Architecting the invisible: creating a culture of innovation | Greg Horowitt | TEDxSanDiego

Translator: Mary Kay
Reviewer: Denise RQ Growing up, I was the kind of child
who was every teacher’s nightmare. I was rambunctious. I couldn’t stay focused for very long, I was acting out all the time
and disrupting class. As a child, we call that difficult. As an adult, we call that an entrepreneur. (Laughter) Little did I know that my path would take me
in this very circuitous route, as an entrepreneur and venture capitalist, and now as a person
who studies innovation, primarily innovation ecosystems. It led me to a question
that I wanted to answer. I’ve been reading all
these books about innovation. You cannot go on Amazon these days and look at a business book
that doesn’t have innovation either as its primary theme
or as a key topic within it. If we’ve been studying innovation
for as long as we have, if we’ve been writing
about it and researching it, why does it still seem to be so elusive? Why does innovation seem to be so hard? In addition, if we understood
what innovation really was, how do we make more of it happen? Once we do understand innovation, why is it that we fail to implement
the knowledge that we have? In essence, why is there a gap between knowing what
we should do and actually doing it? It was a book that I had read that a colleague of mine gave me
called “The knowing-doing gap” by Pfeffer and Sutton
where it all became clear. Knowing what to do often exists up here. Doing exists in your fingertips.
But it’s not a linear path. In fact, it’s a circuit that goes
through our emotional centers. As human beings, we are emotional beings. We’re connected to each other
through our empathy and our humanity. It’s this very same thing that can actually get in the way
of us living our truest potential. We created this model
to describe how businesses behave both in more traditional
linear production businesses but also in the knowledge
and creative businesses. I want to share a little
of that with you today. In our research, we described the linear production systems
of the 19th and 20th centuries, what we’ve seen in agrarian
and industrial economies as plantations. They’re built on models of scarcity. We have only so much
resources to work with, so much good land,
water, soil, and people. We have to allocate these resources
very, very efficiently because any waste of these diminishes
our productivity, efficiency, and outcome. These models are
very pristine and perfect. All of our knowledge goes to the engineering
of the process we work with. They’re wonderful in that way. We know exactly what we’re supposed to do, but they don’t allow
for any unplanned outcomes. If a weed grows up
in your plantation, you pull it out because it competes for
the very resources we are looking for. We see this played out over and over again from the production lines
of the automobile industry to how we work with
the military industrial complex. Even the way we make chips today
is exactly the same process. It wastes the fewest number of resources,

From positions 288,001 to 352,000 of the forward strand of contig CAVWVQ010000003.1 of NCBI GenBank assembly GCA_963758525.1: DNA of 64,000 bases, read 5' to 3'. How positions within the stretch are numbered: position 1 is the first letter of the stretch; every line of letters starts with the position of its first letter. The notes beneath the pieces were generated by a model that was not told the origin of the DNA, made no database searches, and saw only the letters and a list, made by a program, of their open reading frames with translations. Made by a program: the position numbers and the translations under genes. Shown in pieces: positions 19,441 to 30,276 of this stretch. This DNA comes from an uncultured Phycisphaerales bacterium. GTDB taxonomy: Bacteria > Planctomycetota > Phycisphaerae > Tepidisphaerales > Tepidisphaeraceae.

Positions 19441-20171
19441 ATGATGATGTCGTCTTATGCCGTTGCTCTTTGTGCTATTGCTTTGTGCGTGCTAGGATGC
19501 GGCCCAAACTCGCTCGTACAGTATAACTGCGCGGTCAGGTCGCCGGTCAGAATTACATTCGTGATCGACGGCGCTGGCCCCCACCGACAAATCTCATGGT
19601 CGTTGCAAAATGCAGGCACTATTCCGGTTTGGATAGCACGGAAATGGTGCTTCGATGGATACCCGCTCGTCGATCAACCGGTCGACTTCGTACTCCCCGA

it produces the highest output. We are noticing another complementary
but also competing model that was working against that. In the first model, the mantra is,
“Thou shalt not make mistakes.” In this new model, we have
something very different going on. We call this model
the knowledge creation model. We call these rainforests. These rainforests are built on mindsets
of abundance rather than scarcity. If you and I get together
for coffee and we share an idea, we each now have two ideas. If we get a whole group of us
to share ideas, we have lots of ideas. In fact, it’s the one time that the more
we engage and come together, the capacity of what
we’re doing goes to infinity. It’s the exact opposite of what
happened in the plantation model where, as we consumed resources,
we take it down to zero, and it creates the mindset of scarcity. Matt Ridley, in his book
“The rational optimist,” said: “Innovation is
all about ideas having sex.” That was a revelation for me. As soon as I heard that,
I knew exactly what my job was. I am here to promote promiscuity of ideas. (Laughter) I am here to build
the brothels of innovation, and I want you to join me. We call these brothels rainforests. When you look at the rainforest
as opposed to the plantation, you’re not really sure what
you’re supposed to be looking at. It’s lush, dense, green, and beautiful. But, believe it or not, the most important thing in the rainforest
are the weeds you are standing on. These are the Googles and the Facebooks. These are the things that,
when they first present themselves, look like something
that’s not supposed to be there. Not only do the businesses look
a little odd, the people look even odder. (Laughter) You can see a young Bill Gates
and a young Paul Allen in that picture. If this young man came up to you, would you recognize him
as a future leader? What do leaders look like
in this new economy model? Therein lies what we call
the paradox of innovation. Innovation looks like the social
equivalent of a genetic mistake. It’s not supposed to be there. It threatens the very paradigm
to which it’s supposed to help. In fact, innovation is only recognized
and validated once it becomes imitation. How are we trying
to make innovation happen when the only way we judge it
is in the rear-view mirror? Over the years, experts
have been trying to pick innovation. Yet, experts always get it wrong. Whether it was the invention
of the telephone, the airplane or even the use of personal computers, the best experts of the time
don’t recognize it because current wisdom does not allow
for these new paradigm shifts. What it really takes to solve
the greatest problems of the world is your imagination. Very often, the knowledge
we need to solve the problems and to create the new